180-foot early medieval carving of naked bald man with club is probably Hercules, new study suggests

An aerial view of the Cerne Abbas Giant, on August 22, 2023 in Cerne Abbas, England. The Cerne Abbas Giant hill figure is situated near the village of Cerne Abbas in Dorset, it stands 55 metres high, depicting a standing nude male with a prominent erection and wielding a large club and is listed as a scheduled monument of England.
The 180-foot-tall (55 meters) Cerne Abbas giant, carved in chalk into a hillside in England, was likely originally intended to depict Hercules, a new study argues. (Image credit: Photo by Finnbarr Webster/Getty Images)

A giant, enigmatic carving of a naked, bald man wielding a hefty club likely depicts the mythical Hercules, a new study finds.

The early medieval artwork, carved into the chalk bedrock on a hillside above the village of Cerne Abbas in Dorset, England, was likely created to mark a meeting point for West Saxon armies that were readying to fight the invading Vikings, according to the study, published in the January issue of the journal Speculum. Later, monks in Cerne Abbas — who likely didn't want a pagan figure in their midst — reinterpreted the huge carving to be the local saint, Eadwold, the team said.

"The monks of Cerne wouldn't have portrayed their patron saint as naked if they were carving him from scratch, but they were happy to co-opt him as an image of Eadwold for their own purposes," study co-author Tom Morcom, a postdoctoral researcher in the Department of Philosophy, Classics, History of Art and Ideas at the University of Oslo in Norway, said in a statement.

Related: Statue of slain Roman emperor dressed as Hercules found near sewer in Rome

Archaeologists have known about the Cerne Abbas giant for centuries, but many thought it dated to prehistoric times. That changed in 2021, when research revealed that the giant was much younger, dating to between A.D. 700 and 1110. This time window, based on optically stimulated luminescence (OSL) dating — a technique that calculates the last time crystalline materials in the artwork, such as minerals, were exposed to sunlight or heat — showed that the giant's emergence in the Anglo-Saxon period coincided with the Viking Age (793 to 1066).

The giant is an impressive site to behold, standing 180 feet (55 meters) tall with a club clenched in his right hand. His left hand is outstretched, and it's likely that it originally held Hercules' iconic lion skin, which he obtained from slaying the beast as part of his 12 labors, the researchers said. Medieval artists also included the bald man's nipples, ribs, belt and phallus.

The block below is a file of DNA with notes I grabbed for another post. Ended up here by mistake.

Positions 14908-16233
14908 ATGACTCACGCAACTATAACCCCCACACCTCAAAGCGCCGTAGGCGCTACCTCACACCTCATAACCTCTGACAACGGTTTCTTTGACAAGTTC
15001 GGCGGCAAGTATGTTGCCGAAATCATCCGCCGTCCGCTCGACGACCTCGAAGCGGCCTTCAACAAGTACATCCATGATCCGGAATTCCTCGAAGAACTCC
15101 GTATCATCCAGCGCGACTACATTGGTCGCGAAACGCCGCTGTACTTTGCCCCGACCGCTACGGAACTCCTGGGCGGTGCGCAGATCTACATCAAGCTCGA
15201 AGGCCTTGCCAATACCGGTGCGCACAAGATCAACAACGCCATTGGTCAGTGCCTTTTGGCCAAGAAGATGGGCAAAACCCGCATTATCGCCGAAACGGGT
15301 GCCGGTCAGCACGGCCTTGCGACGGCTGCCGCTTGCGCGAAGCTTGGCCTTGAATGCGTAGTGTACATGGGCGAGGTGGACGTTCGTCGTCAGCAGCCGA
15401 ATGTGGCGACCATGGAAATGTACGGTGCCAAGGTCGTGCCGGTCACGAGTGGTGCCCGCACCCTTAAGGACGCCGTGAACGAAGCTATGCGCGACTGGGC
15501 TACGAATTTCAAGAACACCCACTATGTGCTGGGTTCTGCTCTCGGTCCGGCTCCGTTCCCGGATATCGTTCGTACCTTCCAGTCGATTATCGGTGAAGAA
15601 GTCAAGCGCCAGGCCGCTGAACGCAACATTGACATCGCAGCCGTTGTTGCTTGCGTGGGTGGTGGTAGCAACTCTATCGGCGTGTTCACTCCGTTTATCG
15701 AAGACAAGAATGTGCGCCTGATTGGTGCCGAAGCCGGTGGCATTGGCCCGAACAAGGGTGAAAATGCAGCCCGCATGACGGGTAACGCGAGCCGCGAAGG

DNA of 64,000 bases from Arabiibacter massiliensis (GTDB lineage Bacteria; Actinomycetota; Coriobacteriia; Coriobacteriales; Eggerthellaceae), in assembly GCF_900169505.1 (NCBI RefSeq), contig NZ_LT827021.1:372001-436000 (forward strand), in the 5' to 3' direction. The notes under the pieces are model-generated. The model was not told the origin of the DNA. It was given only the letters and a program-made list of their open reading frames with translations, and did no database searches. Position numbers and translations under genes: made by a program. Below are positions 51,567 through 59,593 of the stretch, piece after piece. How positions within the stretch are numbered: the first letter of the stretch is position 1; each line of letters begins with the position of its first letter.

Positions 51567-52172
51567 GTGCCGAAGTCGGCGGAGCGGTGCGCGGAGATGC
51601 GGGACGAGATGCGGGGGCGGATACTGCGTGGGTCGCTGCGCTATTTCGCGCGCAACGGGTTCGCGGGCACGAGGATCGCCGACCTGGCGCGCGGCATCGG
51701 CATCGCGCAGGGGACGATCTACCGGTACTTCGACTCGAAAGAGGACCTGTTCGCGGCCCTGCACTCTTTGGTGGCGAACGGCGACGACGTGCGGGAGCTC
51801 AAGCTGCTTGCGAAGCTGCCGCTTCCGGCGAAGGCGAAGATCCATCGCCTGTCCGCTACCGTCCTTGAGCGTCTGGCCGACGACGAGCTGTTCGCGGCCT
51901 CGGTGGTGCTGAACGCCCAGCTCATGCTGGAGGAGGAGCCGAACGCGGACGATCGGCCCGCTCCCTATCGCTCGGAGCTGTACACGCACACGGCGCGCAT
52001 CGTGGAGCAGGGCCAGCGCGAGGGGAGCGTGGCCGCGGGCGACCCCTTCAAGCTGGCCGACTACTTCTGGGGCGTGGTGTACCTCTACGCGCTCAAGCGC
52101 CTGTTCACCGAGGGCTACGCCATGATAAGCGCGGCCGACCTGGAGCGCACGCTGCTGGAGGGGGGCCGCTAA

During the Middle Ages, the myth of Hercules was well known and experienced a spike in interest during the ninth century, the researchers said. The prominent knotted club is one clue that the carving depicts the hero, as this weapon "acted as an identificatory label, like the keys of Saint Peter or the wheel of Saint Catherine," the researchers wrote in the study.

They added that the carving is just 16 miles (26 kilometers) south of Portland, the site of the first recorded encounter between an Anglo-Saxon and Viking raiders, which occurred a few years before the 793 Viking attack on Lindisfarne. There are other early medieval chalk carvings in the region, and this one might have served as a rallying point for local forces gathering to fight the Vikings, as the spot was close to fresh water and supplies from local estates, the researchers said.

"It's become clear that the Cerne Giant is just the most visible of a whole cluster of early medieval features in the landscape," study co-author Helen Gittos, an associate professor of early medieval history at the University of Oxford, said in the statement. 

In the 11th century, local monks gave Hercules a makeover, rebranding him as Eadwold of Cerne, a ninth-century hermit said to be the king's brother and a miracle worker.

"The Giant has long been loved and looked after, and such reidentifications continue into the present day," Morcom said.

Laura Geggel

Laura is the archaeology and Life's Little Mysteries editor at Live Science. She also reports on general science, including paleontology. Her work has appeared in The New York Times, Scholastic, Popular Science and Spectrum, a site on autism research. She has won multiple awards from the Society of Professional Journalists and the Washington Newspaper Publishers Association for her reporting at a weekly newspaper near Seattle. Laura holds a bachelor's degree in English literature and psychology from Washington University in St. Louis and a master's degree in science writing from NYU.